#schoolsafety | Pittsfield Mayoral Candidates Talk City Schools In Second Debate

The candidates for mayor of Pittsfield, Massachusetts debated education policy Tuesday night.

First-term Mayor Linda Tyer and challenger Melissa Mazzeo of the city council are running in the general election after September’s preliminary vote halved the field. With just three weeks until election day, the pair appeared at Pittsfield High School at an event hosted by the Berkshire Educators Action Network to talk education.

“Tonight, you’re going to hear the mayor use some words such as dynamic, world class, progressive, and vibrant,” said Mazzeo. “And every time that she speaks those words, I want you to ask yourself, is she speaking to the truth of what is happening in our schools.”

At-Large city councilor Mazzeo described the city’s schools as in crisis, with scores of teachers leaving for neighboring districts and endemic violence that she tied to a larger trend of rising crime rates in Pittsfield.

“So my vision for the mayor of Pittsfield Public Schools is to make sure that every teacher feels supported and has the ability to teach to their craft,” she said. “They’re professionals – we need to lean on them and understand what they need to teach our children. Our students who are here, they need to feel supported, they need to feel safe.”

“One of the things that I think we ought to be able to do in this next term is as mayor, I’d like to join the joint labor management committee, so that I can be at the table for the conversations that are happening between the teachers and the administrators,” said Tyer.

She agreed the schools need to be a place where all students are supported, and underscored her administration’s investments in public safety and its pursuit of a Department of Justice grant for school safety.

“What’s hard about the Pittsfield Public Schools is that we have kids that come to our schools with all ranges of abilities and all kinds of personalities and all kinds of home lives,” she said. “And so it’s really a challenge for our teachers to be able to provide classroom support to a wide range of kids.”

According to state data, student discipline rates during Tyer’s first term ranged from a high of almost 8.5% in the 2015-2016 school year to a low of around 7.8% the following year. The most recent information from 2017-2018 was just over 8%. Comparatively, during her predecessor Dan Bianchi’s tenure, discipline incidents were reported at over 11% of the total student body during the 2013-2014 school year. Since 2012, total enrollment in the Pittsfield Public Schools has declined from around 6,300 students to just under 5,700. Compared to state averages, the city’s schools are lagging slightly in English and mathematics, but more dramatically in science.

Mazzeo widened her criticism of Tyer’s leadership in the schools to another county leader – District Attorney Andrea Harrington.

“We took away a really great program that was well received throughout Berkshire County, the STRIVE program,” said the city councilor. “People wrote letters to the editor how they really missed the fact that we had this program, and the DA – who the mayor supports and has ideals that align with her – has taken this program away, and has now put in a diversion program. Well, no one knows what the diversion program is supposed to be doing, and what it’s really doing is causing a culture of leniency.”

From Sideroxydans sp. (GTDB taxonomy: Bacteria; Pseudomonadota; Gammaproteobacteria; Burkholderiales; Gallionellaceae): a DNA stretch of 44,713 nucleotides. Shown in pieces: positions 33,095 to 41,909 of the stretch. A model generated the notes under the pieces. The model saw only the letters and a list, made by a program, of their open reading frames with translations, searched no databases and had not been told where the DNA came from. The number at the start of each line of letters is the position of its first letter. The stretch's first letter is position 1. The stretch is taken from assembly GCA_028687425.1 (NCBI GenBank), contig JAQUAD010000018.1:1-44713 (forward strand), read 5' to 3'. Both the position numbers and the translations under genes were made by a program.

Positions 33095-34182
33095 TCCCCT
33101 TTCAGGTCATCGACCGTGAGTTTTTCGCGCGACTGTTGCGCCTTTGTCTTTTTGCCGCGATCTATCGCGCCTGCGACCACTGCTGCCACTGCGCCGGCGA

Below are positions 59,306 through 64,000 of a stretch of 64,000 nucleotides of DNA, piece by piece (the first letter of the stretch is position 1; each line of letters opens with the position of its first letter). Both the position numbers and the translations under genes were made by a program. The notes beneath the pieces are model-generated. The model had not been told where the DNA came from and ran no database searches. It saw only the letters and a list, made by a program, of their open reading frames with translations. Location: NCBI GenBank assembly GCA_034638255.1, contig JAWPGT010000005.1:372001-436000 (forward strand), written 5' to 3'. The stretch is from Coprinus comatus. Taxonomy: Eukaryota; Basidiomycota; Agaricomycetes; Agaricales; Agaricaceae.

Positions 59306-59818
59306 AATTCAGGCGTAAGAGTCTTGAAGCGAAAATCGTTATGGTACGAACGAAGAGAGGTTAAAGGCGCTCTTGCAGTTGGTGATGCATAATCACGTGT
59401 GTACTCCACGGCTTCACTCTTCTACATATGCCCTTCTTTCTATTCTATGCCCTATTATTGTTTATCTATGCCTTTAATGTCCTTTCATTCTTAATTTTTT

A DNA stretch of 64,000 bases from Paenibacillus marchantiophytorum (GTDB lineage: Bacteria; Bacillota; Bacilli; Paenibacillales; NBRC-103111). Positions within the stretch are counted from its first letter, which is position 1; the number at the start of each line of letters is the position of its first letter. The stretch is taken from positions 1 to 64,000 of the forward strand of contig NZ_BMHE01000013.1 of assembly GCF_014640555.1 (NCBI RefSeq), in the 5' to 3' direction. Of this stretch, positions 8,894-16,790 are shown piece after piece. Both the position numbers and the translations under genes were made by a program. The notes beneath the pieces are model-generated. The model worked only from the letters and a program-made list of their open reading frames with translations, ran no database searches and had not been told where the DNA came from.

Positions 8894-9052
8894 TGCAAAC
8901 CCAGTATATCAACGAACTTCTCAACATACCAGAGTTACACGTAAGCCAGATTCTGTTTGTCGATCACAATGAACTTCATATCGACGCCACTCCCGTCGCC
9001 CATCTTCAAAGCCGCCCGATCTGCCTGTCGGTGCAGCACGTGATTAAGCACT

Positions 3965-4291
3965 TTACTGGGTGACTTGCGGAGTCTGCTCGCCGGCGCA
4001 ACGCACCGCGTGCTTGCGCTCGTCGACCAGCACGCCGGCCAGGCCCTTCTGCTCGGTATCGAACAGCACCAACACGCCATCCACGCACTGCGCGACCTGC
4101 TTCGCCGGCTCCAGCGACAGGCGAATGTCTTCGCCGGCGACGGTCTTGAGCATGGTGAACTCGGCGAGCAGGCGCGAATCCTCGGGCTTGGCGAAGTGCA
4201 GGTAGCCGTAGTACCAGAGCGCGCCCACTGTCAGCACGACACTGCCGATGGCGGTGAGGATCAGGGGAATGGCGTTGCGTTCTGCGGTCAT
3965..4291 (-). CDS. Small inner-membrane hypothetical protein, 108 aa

The DA’s office tells WAMC it disputes Mazzeo’s comments on the STRIVE program, and said that it has not ended it. It issued a statement saying that it “prioritizes enhancing public safety through prevention,” and that “in April, some 200 area students attended the STRIVE leadership conference. It is a wonderful program to engage youth and we look forward to next year’s conference.”

The candidates also discussed the city’s school facilities. Tyer touted her administration’s improvements to some of the city’s aging education infrastructure – namely, replacing 40-year-old carpeting at Morningside School. She said the city needs to focus on that and two other neighborhood schools that she described as being under attended to, and said new state funding could provide for that.

“I think this is an opportunity for us to examine enrollment, to think about whether our middle schools need to scaled down in size,” said Tyer. “Maybe we have three middle schools instead of only two, because that seems to be an area where we lose some of our families. But certainly, Morningside, Conte, and Crosby have to be part of that solution.”

“In a debate that the mayor and I had on TV the other day, the mayor was pretty adamant about her vision of taking Conte and Crosby and taking down Crosby and building this big one campus kind of a school and moving the kids over there and then giving the Conte School out to, for a community building or something like that,” said Mazzeo. She said she was taken aback by the comment, given the city’s existent infrastructure projects.

“We’re just starting to pay for the Taconic High School, we have an enormous increase in a wastewater treatment plant of a $64 million that everybody’s starting to feel when they open up their water and sewer bills, and that’s only going to continue, so we have that to pay for,” she said. “And at the same time, we have a police feasibility study out for a new police station. There’s an earmark out there that Senator Hinds got for a little over $4 million to look for a new police station that this police station has been talking about for four years of promising that’s going to happen.”

To hear the full debate – including discussion of student and teacher retention, a vote Mazzeo cast to cut hundreds of thousands of dollars from the school budget, and more, listen below:

The general election is November 5th.


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